The naval simulation system (NSS) is an object-oriented, Monte Carlo, multiresolution constructive simulation under development for naval operations—OPNAV N812 and OPNAV N62. It has a planned (future) virtual simulation mode of operation. NSS is being developed for use in simulating naval operations in support of analyses of tactics, decision support applications, and training (Stevens and Parish, 1996). It provides explicit treatment of command structures from the national to the operating unit level, operational plans and tactics, sensors, weapons, and countermeasures. The simulation applies situation awareness based on a commander's perception of the status of friendly, neutral, and hostile forces. Tactics are represented by means of what is termed a decision table, although it might be more properly termed a prioritized production rule system. The simulation normally operates faster than real time. The basic unit is the ''entity," typically a ship or aircraft. Explicit representations are included for the "hardware" component, consisting of the environment, sensors, weapons, and communications channels, and the "software" component, consisting of the command structure, the data fusion process, the tactics, and the operational plans. This latter set of components is the key determinant of unit behavior. The data fusion process serves to generate the tactical picture or the assessed situation. This, in combination with the tactics, generates the unit behavior.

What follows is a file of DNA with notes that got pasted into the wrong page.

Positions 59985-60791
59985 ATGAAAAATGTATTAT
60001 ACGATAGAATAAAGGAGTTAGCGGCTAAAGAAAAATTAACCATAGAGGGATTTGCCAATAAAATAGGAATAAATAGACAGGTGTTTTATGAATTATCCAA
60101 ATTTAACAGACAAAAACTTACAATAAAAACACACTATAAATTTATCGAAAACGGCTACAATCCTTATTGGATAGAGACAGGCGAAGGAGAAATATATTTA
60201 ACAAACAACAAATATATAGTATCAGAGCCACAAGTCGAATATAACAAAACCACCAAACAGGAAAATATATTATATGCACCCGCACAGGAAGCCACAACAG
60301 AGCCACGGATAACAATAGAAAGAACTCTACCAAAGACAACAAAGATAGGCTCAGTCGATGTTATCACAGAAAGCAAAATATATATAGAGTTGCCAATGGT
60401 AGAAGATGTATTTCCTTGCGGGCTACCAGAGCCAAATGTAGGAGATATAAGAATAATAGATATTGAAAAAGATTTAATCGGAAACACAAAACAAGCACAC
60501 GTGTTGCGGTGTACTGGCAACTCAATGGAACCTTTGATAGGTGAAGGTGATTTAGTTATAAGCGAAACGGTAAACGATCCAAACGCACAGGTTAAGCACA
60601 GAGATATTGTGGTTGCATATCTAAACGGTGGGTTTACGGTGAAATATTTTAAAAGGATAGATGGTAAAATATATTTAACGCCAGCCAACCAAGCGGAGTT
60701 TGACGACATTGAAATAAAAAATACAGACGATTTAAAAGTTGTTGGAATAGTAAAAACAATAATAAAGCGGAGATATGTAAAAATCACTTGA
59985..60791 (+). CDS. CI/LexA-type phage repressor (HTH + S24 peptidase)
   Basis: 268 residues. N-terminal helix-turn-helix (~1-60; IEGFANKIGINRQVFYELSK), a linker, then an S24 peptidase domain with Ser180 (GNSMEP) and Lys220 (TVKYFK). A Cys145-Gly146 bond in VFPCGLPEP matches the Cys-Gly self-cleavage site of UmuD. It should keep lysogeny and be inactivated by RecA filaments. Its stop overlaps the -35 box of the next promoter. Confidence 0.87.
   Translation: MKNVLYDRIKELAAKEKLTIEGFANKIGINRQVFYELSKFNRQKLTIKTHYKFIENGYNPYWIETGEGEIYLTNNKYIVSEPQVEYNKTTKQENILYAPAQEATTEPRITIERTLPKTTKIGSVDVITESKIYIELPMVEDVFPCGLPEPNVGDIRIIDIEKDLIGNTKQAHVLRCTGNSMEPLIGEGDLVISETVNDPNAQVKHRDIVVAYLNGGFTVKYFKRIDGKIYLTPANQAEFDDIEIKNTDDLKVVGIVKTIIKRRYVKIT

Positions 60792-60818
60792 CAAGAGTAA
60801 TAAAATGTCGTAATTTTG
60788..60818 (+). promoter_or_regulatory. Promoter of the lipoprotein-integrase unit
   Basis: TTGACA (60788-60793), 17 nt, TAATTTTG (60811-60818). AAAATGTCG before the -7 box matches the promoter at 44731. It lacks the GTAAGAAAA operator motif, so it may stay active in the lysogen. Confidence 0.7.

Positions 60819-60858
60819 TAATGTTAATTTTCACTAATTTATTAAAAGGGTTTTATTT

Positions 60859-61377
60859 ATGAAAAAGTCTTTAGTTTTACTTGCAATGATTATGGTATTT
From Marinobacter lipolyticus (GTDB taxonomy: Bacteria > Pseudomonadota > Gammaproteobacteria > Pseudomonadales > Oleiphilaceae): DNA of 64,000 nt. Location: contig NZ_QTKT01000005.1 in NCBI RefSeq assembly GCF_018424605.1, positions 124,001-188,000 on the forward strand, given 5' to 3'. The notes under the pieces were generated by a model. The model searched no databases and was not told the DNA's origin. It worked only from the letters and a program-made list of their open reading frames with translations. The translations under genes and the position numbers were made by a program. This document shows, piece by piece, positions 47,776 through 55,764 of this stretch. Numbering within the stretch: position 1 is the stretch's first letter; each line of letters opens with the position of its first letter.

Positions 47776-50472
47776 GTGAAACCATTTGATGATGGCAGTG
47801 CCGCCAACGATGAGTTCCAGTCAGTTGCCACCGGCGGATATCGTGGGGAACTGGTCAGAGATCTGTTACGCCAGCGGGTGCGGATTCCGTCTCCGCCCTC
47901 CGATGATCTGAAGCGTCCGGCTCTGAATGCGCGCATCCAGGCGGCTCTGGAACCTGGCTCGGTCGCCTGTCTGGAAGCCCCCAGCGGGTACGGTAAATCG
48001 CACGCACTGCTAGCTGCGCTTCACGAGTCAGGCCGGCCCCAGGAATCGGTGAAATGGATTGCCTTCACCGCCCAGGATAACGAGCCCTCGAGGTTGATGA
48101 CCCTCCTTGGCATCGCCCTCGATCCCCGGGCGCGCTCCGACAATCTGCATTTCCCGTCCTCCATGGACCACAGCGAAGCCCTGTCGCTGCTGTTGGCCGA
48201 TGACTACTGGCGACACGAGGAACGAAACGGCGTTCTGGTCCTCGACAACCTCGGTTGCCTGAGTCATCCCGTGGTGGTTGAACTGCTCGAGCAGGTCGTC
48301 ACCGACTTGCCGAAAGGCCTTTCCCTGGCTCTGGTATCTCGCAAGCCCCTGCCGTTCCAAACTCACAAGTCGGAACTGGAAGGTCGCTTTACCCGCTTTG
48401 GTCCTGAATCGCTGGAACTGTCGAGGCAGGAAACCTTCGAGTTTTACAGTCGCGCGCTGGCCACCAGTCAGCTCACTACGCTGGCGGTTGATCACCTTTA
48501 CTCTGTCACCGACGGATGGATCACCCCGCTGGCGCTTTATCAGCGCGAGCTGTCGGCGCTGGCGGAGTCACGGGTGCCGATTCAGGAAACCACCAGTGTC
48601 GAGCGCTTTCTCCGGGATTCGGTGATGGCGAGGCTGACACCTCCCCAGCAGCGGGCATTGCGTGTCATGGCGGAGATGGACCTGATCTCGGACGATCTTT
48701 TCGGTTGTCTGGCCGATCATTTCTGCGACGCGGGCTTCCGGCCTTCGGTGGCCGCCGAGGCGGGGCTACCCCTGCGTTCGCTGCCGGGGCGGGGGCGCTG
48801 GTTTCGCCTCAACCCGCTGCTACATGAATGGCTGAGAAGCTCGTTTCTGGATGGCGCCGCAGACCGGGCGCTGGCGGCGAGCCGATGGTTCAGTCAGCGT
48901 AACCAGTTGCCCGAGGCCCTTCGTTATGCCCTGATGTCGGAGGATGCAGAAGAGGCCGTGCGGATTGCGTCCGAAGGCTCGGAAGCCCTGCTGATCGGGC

The Marine air-ground task force tactical warfare system (MTWS) is a commander and staff air and ground training simulation that simulates the ground combat of a task force and its air and indirect fire support elements. It is used as a staff trainer, but not validated for analysis. MTWS unit behavior is not sophisticated, and the simulation does not model individual behavior. Doctrine is parametric, and communications is not represented. The simulation is controlled by human controllers whose skills are critical to the realism of the play.
The advanced air-to-air system performance evaluation model (AASPEM) 4.1 is a comprehensive tool for performing air combat analysis in a realistic few-on-few engagement environment of up to 75 aircraft and missile combinations for six different aircraft and six different missiles at a time. AASPEM can be used to explore tactics, maneuver versus detection, launch ranges, flight testing, and mission planning. It has been used for studies of the effectiveness of new